By choosing an outsource customer communications supplier that specializes in transactional documents, companies can be assured their vendor understands detailed document production processes. These companies have developed reliable and consistent production workflows that account for every component of every message. They have systems for re-generating damaged items, and know how to distribute each message through the physical or digital channel each document recipient has selected.
Before turning your critical customer communications applications over to the company that creates your marketing materials, be sure they have invested in the behind-the-scenes software and hardware appropriate for the documents they are asking to handle. Visit their facilities and get a feel for the company’s culture. Ask them how they handle damaged documents. Review their processes for tracking all your documents through the production process. Some companies have these procedures in place, but most do not. It’s not worth the risk to turn your most important customer touch points over to an organization unprepared to ensure every message they generate on your behalf protects your organization’s image and reputation.
When it's time to evaluate communication and document providers, the process of comparing pricing from current and competing providers proves to be a difficult task. Each provider may offer a different menu of services and price schedule, throwing off any opportunity to compare "apples-to-apples" unit costs. Invoice line item evaluation can be time consuming and confusing.
Outsource providers bundle services differently. Some quote a single price for printing and inserting a document. Other organizations separate those operations on their invoices. Companies may quote ePresentment as a flat rate or by the image. Tiered prices change when volumes fluctuate. Some service providers charge extra for receiving and storing items such as pre-printed inserts. Others don’t. Still, other document service providers may replace inserts with full-color “onserts” printed as part of the documents themselves. Onserts may be billed separately, or not mentioned at all on price quotes.
Outsource service providers add value at different points in the document production workflow. It’s not just the pricing that’s important. Companies must consider the benefits of working with each prospective outsource document vendor. Can an outsource provider enhance your documents? Add functionality? Improve deliverability? Lower customer service costs? Do they handle document composition or must you supply print-ready files? Document service companies can enrich your customer communications in dozens of areas. Added value must be part of the calculation.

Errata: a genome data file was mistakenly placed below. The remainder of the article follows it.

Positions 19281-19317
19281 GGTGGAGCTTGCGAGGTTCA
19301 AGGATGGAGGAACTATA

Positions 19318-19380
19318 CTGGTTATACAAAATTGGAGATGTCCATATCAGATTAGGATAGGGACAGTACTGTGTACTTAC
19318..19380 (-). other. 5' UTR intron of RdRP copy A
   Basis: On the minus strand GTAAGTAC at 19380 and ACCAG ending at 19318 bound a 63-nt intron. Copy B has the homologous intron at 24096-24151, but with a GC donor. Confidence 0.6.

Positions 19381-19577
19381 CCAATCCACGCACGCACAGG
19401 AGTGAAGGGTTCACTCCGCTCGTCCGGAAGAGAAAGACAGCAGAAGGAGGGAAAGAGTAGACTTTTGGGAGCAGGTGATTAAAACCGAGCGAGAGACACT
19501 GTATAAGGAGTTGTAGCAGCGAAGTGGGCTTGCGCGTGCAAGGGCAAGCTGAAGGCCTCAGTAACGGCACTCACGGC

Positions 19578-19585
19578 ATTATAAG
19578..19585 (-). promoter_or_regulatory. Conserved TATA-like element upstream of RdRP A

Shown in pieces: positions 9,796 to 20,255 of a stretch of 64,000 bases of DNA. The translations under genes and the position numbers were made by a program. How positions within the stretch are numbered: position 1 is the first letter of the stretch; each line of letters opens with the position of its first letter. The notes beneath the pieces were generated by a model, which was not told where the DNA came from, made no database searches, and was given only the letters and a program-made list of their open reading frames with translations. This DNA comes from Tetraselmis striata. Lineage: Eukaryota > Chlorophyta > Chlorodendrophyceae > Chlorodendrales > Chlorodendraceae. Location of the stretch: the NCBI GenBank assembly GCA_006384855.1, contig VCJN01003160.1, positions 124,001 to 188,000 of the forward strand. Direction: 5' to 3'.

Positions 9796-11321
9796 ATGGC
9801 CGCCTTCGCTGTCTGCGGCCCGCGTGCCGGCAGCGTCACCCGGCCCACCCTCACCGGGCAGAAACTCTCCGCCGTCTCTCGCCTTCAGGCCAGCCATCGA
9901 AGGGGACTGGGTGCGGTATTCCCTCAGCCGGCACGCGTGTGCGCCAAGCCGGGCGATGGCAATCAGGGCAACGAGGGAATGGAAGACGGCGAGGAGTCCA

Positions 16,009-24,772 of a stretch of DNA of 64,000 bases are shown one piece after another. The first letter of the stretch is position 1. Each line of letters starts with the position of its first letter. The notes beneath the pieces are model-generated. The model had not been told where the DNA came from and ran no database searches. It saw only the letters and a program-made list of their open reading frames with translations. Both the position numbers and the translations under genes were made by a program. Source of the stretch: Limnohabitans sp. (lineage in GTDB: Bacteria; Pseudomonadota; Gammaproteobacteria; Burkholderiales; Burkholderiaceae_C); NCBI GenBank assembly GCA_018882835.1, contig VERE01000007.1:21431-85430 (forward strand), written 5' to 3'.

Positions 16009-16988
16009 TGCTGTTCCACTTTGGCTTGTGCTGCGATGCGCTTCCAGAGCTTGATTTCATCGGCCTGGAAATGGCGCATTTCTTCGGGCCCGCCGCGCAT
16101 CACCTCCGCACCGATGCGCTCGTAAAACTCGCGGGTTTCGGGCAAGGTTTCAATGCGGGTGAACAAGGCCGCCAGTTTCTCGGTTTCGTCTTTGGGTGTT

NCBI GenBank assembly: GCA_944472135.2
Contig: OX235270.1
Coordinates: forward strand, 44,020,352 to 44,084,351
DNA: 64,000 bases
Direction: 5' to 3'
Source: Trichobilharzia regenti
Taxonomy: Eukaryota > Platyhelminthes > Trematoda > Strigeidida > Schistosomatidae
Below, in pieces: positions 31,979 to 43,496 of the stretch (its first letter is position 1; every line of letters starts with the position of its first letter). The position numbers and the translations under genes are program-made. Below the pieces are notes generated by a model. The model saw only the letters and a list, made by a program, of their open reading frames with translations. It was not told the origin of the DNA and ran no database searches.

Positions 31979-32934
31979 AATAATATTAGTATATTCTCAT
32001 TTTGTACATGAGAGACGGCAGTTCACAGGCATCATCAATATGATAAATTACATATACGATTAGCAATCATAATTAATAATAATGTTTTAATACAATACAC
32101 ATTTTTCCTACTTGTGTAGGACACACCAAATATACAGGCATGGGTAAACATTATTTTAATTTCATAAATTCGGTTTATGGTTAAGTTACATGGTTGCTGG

The greatest financial benefits of working with one service provider or another may never be evident as details on the service provider’s invoice. Savings in postage, paper, or printing are relatively small compared to the positive impact an outsource vendor can have on their client’s objectives for customer retention, lifetime customer value, or customer experience. Document improvements such as upgraded design or user-friendly online self-service portals reduce client operating costs. These changes lessen the volume of calls handled by a client’s customer service department, increase customer retention, improve cash flow, or promote upsell opportunities.
Outsource service providers add value by:
Choosing the right outsource document service provider involves more than an invoice comparison. The most important selection criteria is determining how each prospective vendor can improve your business. What do they offer that enhances the customer experience, lowers operating costs, or achieves other business objectives? Price will always be a consideration when choosing vendors, but the line items on a price list don’t tell the whole story. Today, organizations look upon their communication and document services providers as business partners, not suppliers of a commodity that can be acquired anywhere and are differentiated only by price.